The document claims Ms Ruhle had a “close, personal relationship” with Mr Plank, and had “rushed to Under Armour’s aid” in January 2016, the month the company suffered a sharp fall in its share price following a report by Morgan Stanley, which downgraded its stock. The filing states “Ruhle and Plank did not have an independent journalist-source relationship”.
Mr Capeci also references a February 2019 article in the Wall Street Journal, which described Ms Ruhle as Mr Plank’s “unusual adviser”, and claimed the two shared a “close” and “intimate relationship”. The heavily redacted document cites other reports, which claimed Ms Ruhle received free flights “all over the world” on Mr Plank’s private jet during 2015 and 2016.
It goes on to criticise Bloomberg for attempting to “shield” Ms Ruhle, claiming the company risks undermining such protections. “Attempting to use the journalists’ privilege to shield discovery into Ruhle’s activities vis-à-vis Under Armour is an insult to the notion of a ‘vigorous, aggressive and independent press’,” the memorandum states. “It is frankly perplexing that Bloomberg chooses to argue that Ruhle’s activities are worthy of first amendment protection rather than to recognize Ruhle and Under Armour’s co-option of their platform for what it is.”
Aberdeen City Council’s legal action against Under Armour dates back to February 2017, and alleges the sportswear firm artificially inflated the price of its shares and revenue using "illicit" sales techniques and "a façade of consistent growth", which left it and other investors out of pocket as the value of its stock drastically fell.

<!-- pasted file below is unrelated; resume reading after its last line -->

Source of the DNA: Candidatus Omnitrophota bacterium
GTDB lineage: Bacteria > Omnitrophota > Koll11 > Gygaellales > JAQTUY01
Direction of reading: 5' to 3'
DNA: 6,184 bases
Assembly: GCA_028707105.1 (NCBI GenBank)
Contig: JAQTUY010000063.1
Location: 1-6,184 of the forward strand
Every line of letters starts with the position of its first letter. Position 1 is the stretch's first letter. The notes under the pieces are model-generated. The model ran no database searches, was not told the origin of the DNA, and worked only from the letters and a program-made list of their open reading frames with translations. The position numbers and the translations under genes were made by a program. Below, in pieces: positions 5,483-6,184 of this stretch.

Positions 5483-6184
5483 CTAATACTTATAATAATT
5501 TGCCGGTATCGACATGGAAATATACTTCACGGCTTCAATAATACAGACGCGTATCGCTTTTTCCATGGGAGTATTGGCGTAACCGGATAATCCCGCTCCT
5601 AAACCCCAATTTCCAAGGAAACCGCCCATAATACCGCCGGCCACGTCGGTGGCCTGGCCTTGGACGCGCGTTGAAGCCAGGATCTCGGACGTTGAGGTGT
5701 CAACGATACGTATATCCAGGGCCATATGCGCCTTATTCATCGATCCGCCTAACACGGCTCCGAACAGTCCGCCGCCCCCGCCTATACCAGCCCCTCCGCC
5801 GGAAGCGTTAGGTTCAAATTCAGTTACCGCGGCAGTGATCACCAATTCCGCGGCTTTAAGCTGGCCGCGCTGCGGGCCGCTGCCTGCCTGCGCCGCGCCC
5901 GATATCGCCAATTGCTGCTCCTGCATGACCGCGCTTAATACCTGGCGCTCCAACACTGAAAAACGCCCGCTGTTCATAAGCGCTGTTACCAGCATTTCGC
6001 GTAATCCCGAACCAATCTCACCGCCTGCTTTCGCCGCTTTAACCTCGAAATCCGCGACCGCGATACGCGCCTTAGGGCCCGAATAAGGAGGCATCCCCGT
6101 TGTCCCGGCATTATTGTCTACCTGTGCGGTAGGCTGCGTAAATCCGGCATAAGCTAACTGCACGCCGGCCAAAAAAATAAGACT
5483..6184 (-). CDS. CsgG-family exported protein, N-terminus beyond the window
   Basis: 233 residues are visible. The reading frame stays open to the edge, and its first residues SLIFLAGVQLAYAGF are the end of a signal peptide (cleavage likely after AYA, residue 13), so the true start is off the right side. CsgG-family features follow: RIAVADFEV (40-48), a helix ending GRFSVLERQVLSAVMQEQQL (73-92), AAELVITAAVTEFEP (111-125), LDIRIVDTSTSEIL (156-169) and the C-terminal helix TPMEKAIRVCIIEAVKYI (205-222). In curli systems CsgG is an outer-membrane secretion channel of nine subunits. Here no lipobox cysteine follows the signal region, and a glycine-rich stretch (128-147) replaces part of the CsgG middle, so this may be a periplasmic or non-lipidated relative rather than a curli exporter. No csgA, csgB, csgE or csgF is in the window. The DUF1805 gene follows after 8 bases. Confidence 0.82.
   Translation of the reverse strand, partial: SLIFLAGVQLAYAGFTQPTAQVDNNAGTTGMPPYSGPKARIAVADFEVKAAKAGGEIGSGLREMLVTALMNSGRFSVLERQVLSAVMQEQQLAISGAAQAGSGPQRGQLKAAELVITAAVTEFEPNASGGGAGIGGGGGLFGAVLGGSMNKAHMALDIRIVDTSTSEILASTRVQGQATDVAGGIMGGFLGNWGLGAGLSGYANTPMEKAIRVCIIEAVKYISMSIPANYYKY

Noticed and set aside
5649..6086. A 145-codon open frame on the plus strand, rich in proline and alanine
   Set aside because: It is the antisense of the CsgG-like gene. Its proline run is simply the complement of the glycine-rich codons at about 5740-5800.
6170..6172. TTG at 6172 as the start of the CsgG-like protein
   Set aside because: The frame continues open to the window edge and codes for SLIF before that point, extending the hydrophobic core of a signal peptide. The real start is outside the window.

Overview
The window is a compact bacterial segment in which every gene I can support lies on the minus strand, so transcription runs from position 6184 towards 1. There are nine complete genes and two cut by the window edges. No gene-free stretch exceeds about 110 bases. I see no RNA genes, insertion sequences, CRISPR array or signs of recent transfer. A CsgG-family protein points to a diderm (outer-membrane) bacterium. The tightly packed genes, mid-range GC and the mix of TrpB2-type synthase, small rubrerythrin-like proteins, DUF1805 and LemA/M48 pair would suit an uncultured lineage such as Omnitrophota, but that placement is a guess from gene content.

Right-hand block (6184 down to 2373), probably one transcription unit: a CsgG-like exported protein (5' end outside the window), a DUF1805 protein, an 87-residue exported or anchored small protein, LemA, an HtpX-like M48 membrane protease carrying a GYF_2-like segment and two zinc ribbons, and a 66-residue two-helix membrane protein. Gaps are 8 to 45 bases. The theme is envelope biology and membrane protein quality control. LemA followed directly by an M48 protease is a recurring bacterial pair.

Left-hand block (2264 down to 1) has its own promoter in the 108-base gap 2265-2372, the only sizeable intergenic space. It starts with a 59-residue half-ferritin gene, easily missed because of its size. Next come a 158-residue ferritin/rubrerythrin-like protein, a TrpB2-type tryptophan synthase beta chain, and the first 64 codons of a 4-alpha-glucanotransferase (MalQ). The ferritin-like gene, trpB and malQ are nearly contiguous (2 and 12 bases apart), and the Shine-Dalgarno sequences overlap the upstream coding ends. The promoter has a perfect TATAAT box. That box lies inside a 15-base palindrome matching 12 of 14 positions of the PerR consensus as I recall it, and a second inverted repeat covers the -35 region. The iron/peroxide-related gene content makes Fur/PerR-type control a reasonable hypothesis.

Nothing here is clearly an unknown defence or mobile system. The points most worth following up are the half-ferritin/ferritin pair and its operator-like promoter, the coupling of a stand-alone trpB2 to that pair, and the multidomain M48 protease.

The legal action alleges Under Armour's "concealed" practices included pulling forward sales from future quarters to artificially boost revenue and hit aggressive sales goals. It also claims Mr Plank "personally cashed in" on the artificial inflation of the firm's share price, selling $138.2m of his own stock between November 2015 and April 2016 in sales that were "suspicious in timing and amount”.
As reported by sister title Scotland on Sunday last year, the council is also involved in legal action against the US Securities and Exchange Commission. It has accused the US government agency of “neglecting its commitment” to hand over documents in its court case against Under Armour.
The NESPF acquired more than £20m worth of Under Armour stock six years ago, but the company's share price nosedived after it came under investigation by authorities in the US. The firm, which became a leading global brand name thanks to a series of endorsements with high-profile sports stars including Andy Murray, Anthony Joshua and Jordan Speith, has previously rejected the allegations as being without merit, and said its disclosures and accounting practices have been "entirely appropriate”.
Bloomberg declined to comment after being contacted by The Scotsman, as did Under Armour. A spokeswoman for Aberdeen City Council said: “We are unable to comment on any ongoing legal action.”